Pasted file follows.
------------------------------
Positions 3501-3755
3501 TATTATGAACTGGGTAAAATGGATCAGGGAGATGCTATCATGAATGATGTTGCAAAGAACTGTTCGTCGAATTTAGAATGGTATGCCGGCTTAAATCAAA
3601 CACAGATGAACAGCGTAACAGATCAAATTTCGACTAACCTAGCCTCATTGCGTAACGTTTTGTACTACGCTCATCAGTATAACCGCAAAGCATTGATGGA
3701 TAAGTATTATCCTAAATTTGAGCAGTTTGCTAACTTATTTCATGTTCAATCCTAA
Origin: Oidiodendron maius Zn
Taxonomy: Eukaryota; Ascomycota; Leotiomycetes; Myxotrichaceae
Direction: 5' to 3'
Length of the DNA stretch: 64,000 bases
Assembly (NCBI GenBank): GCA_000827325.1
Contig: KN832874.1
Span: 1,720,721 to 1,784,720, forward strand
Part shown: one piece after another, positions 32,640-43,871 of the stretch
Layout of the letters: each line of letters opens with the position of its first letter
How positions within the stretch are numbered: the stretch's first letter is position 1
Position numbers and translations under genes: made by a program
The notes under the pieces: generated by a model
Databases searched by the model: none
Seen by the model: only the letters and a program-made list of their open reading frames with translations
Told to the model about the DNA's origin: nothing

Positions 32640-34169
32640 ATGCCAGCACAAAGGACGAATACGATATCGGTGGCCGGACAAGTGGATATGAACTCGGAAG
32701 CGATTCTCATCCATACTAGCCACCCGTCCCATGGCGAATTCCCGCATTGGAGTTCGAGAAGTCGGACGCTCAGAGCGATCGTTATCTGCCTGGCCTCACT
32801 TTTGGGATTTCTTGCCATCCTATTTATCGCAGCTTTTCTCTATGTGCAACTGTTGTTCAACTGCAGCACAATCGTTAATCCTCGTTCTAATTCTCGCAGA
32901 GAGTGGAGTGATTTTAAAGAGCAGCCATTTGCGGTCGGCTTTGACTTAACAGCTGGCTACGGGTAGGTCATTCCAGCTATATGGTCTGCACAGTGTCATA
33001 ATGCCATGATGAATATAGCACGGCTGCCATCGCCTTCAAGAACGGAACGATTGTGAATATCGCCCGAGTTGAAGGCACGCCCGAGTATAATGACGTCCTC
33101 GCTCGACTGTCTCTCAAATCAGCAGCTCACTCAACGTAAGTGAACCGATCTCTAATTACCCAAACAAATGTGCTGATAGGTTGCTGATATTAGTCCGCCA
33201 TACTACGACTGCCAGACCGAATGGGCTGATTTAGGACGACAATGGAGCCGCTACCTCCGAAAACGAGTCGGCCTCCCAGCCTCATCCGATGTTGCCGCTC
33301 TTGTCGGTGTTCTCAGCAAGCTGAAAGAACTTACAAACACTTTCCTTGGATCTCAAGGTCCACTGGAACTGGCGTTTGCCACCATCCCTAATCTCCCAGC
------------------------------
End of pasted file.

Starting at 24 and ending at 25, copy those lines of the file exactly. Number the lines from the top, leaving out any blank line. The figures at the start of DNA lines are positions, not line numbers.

32901 GAGTGGAGTGATTTTAAAGAGCAGCCATTTGCGGTCGGCTTTGACTTAACAGCTGGCTACGGGTAGGTCATTCCAGCTATATGGTCTGCACAGTGTCATA
33001 ATGCCATGATGAATATAGCACGGCTGCCATCGCCTTCAAGAACGGAACGATTGTGAATATCGCCCGAGTTGAAGGCACGCCCGAGTATAATGACGTCCTC